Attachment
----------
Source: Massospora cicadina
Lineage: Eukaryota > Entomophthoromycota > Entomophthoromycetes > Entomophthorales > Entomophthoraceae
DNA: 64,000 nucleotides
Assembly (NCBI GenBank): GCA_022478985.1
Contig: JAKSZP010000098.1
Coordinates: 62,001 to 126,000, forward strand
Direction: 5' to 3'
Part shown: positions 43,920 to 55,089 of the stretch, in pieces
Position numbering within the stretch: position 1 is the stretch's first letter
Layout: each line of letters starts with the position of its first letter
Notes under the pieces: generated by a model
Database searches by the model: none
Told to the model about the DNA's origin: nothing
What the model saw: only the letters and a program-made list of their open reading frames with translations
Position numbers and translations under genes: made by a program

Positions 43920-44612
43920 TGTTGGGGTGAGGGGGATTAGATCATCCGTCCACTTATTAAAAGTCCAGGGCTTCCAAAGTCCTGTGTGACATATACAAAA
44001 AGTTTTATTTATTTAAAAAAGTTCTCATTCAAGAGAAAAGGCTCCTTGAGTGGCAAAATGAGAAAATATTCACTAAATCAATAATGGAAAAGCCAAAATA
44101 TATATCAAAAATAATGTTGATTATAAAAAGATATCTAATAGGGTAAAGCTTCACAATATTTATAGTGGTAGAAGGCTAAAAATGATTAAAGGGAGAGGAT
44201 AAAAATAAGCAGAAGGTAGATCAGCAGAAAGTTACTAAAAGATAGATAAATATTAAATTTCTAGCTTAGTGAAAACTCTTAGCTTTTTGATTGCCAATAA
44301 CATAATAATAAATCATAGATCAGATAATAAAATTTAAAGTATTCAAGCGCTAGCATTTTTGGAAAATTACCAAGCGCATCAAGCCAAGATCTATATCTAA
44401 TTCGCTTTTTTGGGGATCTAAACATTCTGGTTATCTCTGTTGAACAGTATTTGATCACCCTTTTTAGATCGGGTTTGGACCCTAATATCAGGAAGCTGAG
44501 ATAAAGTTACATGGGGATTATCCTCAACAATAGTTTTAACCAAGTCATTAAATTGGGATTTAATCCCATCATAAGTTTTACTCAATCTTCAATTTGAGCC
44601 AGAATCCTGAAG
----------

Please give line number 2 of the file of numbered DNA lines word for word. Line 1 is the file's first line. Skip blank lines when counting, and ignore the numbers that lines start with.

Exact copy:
Lineage: Eukaryota > Entomophthoromycota > Entomophthoromycetes > Entomophthorales > Entomophthoraceae